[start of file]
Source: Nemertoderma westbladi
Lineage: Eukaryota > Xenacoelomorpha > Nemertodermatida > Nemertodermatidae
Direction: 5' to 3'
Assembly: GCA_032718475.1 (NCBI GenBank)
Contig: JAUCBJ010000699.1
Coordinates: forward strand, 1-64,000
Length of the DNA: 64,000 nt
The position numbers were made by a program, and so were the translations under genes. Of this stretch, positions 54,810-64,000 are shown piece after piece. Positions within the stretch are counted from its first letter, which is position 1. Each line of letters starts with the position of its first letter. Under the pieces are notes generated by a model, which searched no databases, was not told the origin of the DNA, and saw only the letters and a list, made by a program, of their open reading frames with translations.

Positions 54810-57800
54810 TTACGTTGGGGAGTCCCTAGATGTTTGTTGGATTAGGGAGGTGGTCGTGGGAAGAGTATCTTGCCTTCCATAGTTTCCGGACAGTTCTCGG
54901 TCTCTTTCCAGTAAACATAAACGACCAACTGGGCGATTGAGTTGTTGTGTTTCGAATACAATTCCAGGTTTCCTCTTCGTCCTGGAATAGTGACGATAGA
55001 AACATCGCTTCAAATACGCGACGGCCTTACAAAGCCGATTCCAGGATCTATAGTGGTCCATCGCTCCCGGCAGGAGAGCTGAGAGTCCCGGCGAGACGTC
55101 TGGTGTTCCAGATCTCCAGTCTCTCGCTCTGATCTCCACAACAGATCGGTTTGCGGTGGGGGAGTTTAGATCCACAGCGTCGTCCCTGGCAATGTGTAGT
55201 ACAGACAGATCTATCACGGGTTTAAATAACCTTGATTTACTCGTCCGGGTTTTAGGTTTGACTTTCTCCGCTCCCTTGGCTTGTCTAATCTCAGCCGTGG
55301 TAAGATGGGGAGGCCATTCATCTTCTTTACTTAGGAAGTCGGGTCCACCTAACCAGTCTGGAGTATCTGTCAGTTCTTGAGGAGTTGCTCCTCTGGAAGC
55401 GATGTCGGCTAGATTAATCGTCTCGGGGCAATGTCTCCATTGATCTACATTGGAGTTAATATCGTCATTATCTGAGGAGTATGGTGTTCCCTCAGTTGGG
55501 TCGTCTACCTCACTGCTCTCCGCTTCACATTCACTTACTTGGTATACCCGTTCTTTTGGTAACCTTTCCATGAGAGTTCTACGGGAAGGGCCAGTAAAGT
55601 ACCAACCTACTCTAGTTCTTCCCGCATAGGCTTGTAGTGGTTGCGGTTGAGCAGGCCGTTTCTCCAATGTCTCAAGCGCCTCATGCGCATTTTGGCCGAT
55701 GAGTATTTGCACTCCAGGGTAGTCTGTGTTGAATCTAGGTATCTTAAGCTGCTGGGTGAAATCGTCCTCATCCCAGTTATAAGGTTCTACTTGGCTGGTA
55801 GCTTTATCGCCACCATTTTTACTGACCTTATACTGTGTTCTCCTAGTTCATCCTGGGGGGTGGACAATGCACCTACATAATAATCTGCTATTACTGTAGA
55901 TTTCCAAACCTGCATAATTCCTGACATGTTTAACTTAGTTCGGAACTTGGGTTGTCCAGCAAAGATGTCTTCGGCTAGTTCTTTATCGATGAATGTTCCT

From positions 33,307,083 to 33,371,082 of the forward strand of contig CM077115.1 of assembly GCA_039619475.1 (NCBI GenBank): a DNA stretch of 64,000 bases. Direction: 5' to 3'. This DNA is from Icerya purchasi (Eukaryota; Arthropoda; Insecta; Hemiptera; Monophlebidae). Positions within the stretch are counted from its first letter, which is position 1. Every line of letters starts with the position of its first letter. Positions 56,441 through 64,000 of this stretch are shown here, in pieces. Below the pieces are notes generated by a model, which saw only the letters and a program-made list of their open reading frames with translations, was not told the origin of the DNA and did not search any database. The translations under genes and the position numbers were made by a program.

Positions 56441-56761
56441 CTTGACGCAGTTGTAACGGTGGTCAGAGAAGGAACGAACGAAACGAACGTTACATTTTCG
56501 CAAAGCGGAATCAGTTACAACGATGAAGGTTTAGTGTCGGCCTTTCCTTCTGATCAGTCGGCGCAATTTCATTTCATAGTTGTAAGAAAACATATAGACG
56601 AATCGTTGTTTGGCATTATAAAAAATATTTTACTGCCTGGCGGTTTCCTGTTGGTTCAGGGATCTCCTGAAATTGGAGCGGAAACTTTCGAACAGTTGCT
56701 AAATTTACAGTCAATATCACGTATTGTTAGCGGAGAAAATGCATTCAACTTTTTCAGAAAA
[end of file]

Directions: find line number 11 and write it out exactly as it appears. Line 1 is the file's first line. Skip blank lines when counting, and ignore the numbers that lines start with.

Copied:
54901 TCTCTTTCCAGTAAACATAAACGACCAACTGGGCGATTGAGTTGTTGTGTTTCGAATACAATTCCAGGTTTCCTCTTCGTCCTGGAATAGTGACGATAGA